Racism & Bias: We All Suffer by Edgar Bazan
For 400 years, through slavery, lynching, Jim Crow laws, the Civil Rights movement, and institutionalized racism, people of color (especially within the Black community) have been fighting and crying out for justice and equality. Justice is sought because they have been oppressed and abused for centuries; equality, because that is the underlying cause of their unjust treatment: they have been seen and treated as lesser humans because of the color of their skin.
I am a Mexican-American immigrant, and although my experience is not the same as Black Americans’ experiences, on some levels I can relate to the viciousness shown them. It is not uncommon to hear stories of people like me who have been told to, “go back to Mexico.” As upsetting as I find this, it makes me sad, for it reflects the failure of a society to nurture individuals that treat one another with respect and dignity.
As a pastor who serves a diverse and bilingual community, I will speak to these dynamics of prejudice that are persistently based on race, language, and economic and education levels. In all of this, the pervasive reality is that some people are inclined to judge others based on external factors. These judgments come with labels, and these labels add or subtract value to people.
For example, it is not unusual when I meet new people and introduce myself as a pastor, that they say: “so you are the associate pastor of the Hispanic church.” I am not offended by the Hispanic label, of course; however, the underlying problem is the assumption that because I am Hispanic, I must be the Hispanic associate pastor serving people like me. To put this in context, how often do we hear about white pastors, “so you are the white pastor for the white people”? Most likely never.
I invite you to explore the implications of this. Labels carry value (or lack thereof), and those at the top usually do not have the same labels – often they are the ones who assign them to others. Bias is not always a loud offense; sometimes it has the form of rather subtle but heavy weight to keep people “in their place” — often assigned by those in positions of influence.
These acts and attitudes have pained and oppressed many people of color over the years — centuries — and it breaks God’s heart, for it is sinful: a way in which we fall short of the glory of God.
So what does the Bible say about racism and bias?
In Genesis 1:26, we find the following statement that gives us a theological framework from which to address racism: “Then God said, ‘Let us make humankind in our image, according to our likeness…’” This scripture teaches us that God created every human being in God’s image. Every person measures the same amount of the glory of God in themselves. There is no distinction nor differences in the worth between one person or another. Whether one is white, black, brown, God loves all the same. In the Incarnation, God became flesh, embracing all colors, races, and ethnicities that make up the human race.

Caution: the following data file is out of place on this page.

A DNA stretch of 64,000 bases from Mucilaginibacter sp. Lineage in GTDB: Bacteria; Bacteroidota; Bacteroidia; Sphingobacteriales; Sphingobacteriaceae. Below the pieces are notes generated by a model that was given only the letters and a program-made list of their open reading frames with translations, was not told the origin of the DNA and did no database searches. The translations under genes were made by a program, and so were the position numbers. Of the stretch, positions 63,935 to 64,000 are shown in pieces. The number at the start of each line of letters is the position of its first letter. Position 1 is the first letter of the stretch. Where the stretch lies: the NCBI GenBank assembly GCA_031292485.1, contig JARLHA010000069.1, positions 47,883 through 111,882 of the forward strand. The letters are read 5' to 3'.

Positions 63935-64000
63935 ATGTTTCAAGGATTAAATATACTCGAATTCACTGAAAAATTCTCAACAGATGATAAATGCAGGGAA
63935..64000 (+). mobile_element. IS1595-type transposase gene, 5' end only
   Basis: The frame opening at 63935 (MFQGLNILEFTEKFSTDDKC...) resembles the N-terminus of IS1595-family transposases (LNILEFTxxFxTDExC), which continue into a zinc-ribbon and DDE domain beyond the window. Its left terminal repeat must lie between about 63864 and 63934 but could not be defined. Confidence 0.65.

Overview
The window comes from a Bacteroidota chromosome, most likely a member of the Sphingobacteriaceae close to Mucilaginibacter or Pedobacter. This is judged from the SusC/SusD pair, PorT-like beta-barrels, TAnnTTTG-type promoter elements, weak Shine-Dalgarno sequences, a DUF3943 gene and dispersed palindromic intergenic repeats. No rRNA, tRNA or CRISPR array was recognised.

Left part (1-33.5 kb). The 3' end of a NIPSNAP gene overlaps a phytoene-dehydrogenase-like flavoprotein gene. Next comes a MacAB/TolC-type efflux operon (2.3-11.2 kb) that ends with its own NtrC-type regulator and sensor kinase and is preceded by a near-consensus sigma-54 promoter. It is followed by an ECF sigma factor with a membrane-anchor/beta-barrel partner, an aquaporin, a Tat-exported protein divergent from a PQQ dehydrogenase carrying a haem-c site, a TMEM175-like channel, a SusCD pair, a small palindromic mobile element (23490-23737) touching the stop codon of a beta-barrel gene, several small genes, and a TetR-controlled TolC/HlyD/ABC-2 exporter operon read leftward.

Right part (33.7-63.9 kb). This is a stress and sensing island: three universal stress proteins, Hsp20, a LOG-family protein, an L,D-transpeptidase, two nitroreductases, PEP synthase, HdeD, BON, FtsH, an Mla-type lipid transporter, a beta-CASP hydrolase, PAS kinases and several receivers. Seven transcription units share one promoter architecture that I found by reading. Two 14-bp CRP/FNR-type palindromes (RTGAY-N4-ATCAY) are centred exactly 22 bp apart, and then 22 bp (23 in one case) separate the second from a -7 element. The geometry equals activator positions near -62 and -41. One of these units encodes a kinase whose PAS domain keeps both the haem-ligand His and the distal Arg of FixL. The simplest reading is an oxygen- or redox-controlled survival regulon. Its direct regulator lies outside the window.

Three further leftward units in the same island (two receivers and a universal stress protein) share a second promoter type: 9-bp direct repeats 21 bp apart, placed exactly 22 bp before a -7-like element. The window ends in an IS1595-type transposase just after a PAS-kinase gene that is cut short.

Racism, however, denies the image of God in humankind. It seeks to destroy God’s likeness in every person, both in those who invite and ignore racism, and in those who are the recipients of it, repudiating what God created and the way God created it. Therefore, the Bible teaches us that racism is incompatible with Christian teaching; it is sinful, for it denies the image of God in others and oppresses those who are the object of God’s self-giving love. Ultimately, it leads to the violation and denial of human rights, of justice, and of inherent human sacred worth.
Now, bias on the other hand, is a more subtle form that still leads to oppression. The apostle James makes a compelling case explaining bias and cautioning against it. In James 2:9, we read, “But if you show partiality [or bias], you commit sin and are convicted by the law as transgressors.” James was addressing an issue of showing special treatment to a particular person or persons based on their social standing. He illustrates this with a hypothetical scenario where two men come into a church gathering: one is rich and given the best seat in the house; the other is poor and asked to stand away or sit on the floor. The rich man is given privileges because of his wealth, but the poor man is despised because of his poverty. Such treatment, James says, is evil.